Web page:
I am the chief sustainability officer for TES – Sustainable Technology Solutions. Part of my role is to partner with our customers to ensure that our services support them as they work to achieve their sustainability goals.
UCD’s Innovation Academy Graduate Diploma in Design Thinking for Sustainability stood out to me for its focus on design thinking – learning new, different and creative ways to tackle the challenges we face as we move to a more sustainable world. The diploma also covers issues like decarbonisation, biodiversity, how to ensure a just transition, and build a more circular economy – key dimensions of sustainability overall. While sustainability has been a key focus of my work since 1998, when I signed up for this course in September 2020, I knew I still had more to learn.
Far too often, we approach a problem by thinking we already have the solution, but if we really are going to take the climate crisis seriously, we need to be able to do things faster, we need to be able to do things better, we need to be able to do things differently. And design thinking is central to how we do this.
The graduate diploma course empowered me and changed how I work. I analyze problems differently now. When I bring the team together to address a specific challenge, I’ll start the conversation with, ‘let’s assume, we don’t know the answer.’ ‘In fact,’ I’ll continue, ‘let’s assume that there are at least two ways, if not more, of dealing with this challenge.’ This is design thinking. Far too often in the workplace we rely on established ways of doing things, on solutions of old, but solutions of old have not come close to addressing the challenges of climate change.
I have found that our customers – who all work with ambitious sustainability challenges and commitments to get to net zero – love that we have incorporated design thinking into the services we provide to them.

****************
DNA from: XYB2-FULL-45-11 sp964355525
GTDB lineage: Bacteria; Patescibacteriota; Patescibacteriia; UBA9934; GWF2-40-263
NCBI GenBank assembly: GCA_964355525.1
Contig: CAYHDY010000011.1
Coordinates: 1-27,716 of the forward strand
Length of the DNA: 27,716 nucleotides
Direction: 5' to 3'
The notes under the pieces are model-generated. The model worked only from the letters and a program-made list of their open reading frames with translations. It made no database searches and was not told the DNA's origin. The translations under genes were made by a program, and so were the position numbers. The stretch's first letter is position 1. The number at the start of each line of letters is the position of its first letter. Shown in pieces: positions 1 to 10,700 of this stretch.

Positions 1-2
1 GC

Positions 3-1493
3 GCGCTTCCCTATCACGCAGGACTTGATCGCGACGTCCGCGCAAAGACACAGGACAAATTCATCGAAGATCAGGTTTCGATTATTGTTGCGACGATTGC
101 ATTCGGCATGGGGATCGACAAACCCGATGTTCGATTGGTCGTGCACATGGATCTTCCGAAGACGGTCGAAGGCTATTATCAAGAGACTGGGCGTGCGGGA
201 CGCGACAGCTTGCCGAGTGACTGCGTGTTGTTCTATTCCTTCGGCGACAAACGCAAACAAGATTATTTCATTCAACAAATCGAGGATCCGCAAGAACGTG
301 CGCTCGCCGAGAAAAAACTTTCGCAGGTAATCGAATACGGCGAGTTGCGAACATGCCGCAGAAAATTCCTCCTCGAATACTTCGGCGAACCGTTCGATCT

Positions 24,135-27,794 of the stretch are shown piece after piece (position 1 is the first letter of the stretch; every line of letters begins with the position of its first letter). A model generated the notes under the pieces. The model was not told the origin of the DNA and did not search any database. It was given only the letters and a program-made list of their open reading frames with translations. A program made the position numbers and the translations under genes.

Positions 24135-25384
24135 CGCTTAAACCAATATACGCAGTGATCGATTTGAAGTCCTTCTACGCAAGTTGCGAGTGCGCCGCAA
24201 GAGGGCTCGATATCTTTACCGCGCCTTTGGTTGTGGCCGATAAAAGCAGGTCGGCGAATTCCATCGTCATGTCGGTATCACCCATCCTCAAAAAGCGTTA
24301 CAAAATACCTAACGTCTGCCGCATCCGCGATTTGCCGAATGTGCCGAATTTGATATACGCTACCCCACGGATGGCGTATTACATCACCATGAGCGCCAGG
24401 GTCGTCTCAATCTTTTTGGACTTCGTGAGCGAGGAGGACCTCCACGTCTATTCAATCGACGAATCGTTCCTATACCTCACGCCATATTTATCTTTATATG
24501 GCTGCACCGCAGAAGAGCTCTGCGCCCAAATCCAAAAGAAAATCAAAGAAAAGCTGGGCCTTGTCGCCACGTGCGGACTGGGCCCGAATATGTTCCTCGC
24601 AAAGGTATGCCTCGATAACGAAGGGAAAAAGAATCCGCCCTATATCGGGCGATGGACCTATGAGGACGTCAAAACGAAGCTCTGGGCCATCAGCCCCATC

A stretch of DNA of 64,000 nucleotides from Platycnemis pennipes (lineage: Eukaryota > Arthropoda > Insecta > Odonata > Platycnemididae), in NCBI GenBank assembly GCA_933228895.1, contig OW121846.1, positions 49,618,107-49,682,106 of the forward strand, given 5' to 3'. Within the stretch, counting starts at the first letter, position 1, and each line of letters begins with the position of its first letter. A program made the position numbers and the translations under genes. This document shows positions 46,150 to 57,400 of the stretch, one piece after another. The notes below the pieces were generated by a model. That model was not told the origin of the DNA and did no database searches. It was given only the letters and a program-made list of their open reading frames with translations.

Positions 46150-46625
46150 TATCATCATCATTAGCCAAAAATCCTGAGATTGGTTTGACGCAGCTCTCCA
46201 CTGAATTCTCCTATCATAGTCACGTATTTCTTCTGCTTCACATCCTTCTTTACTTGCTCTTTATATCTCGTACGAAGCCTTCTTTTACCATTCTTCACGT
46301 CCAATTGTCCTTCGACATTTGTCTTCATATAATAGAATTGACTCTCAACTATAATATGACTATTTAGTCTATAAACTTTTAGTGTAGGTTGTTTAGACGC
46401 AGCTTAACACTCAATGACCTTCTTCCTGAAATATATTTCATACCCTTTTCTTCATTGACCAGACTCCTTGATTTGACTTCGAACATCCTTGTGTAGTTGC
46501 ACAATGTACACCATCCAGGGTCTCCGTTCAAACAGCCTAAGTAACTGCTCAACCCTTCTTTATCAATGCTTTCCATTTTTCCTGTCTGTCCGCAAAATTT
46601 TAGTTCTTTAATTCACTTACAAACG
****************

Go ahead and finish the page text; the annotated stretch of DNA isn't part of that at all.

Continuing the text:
I can give you a practical example. We work with a global electronics company who are targeting their supply chain to reduce their Scope 3 targets. Scope 3 targets are greenhouse gas emissions outside a company’s direct control and yet are emitted because of the company’s work – this can mean business travel, employees’ commutes, and, in our case, logistics. We pick up this company’s electronic equipment for either recycling or reuse, something we had been doing on a biweekly basis, using the fastest route possible to get the equipment from A to B. The company had targeted the work we did as one way to reduce its Scope 3 emissions.
The learnings from the graduate diploma course were infused in how we worked with our client. Using design thinking, we got a real sense of where our client was coming from and how they needed to adjust in this new world. We undertook in-depth analysis: we looked at what we were picking up, when we were picking it up, and what routes we were taking. We had been of the impression that we should use the fastest route possible, and schedule pickups twice a month. But through the conversations we had with our client, and the data we compiled – we were literally analysing the cubic capacity of what we could put into those trucks – we realised that we could take a different approach. We redesigned both the routings and the types of trucks being used.
We went back to our client and suggested that instead of doing our collections every two weeks we change some routes to monthly and we vary the truck sizes to align better to the volumes being collected. It’s still a work in progress – this approach is currently being prototyped – but it looks like we should be able to reduce their Scope 3 emissions simply by being clever about truck sizes, routing and pickup schedules. Design Thinking for Sustainability in action.
People talk a lot about policy, and policy is important. But, I worry, for everything that we need to do, that we waste time waiting for policy to change. For me, it’s much more about the doers – the people who are designing products, the people who are in distribution, the people who are using the products. I absolutely learned by doing this graduate diploma. I learned about the tools I could use to make better decisions, like building prototypes. I learned how to bridge all of the research pieces together, how to connect actions to lower carbon to minding our communities, and protecting our planet. And I learned skills I could bring to the table very quickly. Almost immediately after finishing this course I was awarded a contract that I would never have had the confidence to take up if I hadn’t done the course.
What drives me every day of every week is that we have so little time to make change for our planet, and every change for the better that every person makes is a benefit, whether it’s small or big. We all need to look at everything we do, and use, and make changes. The Innovation Academy’s Graduate Diploma in Design Thinking for Sustainability helped me to do that.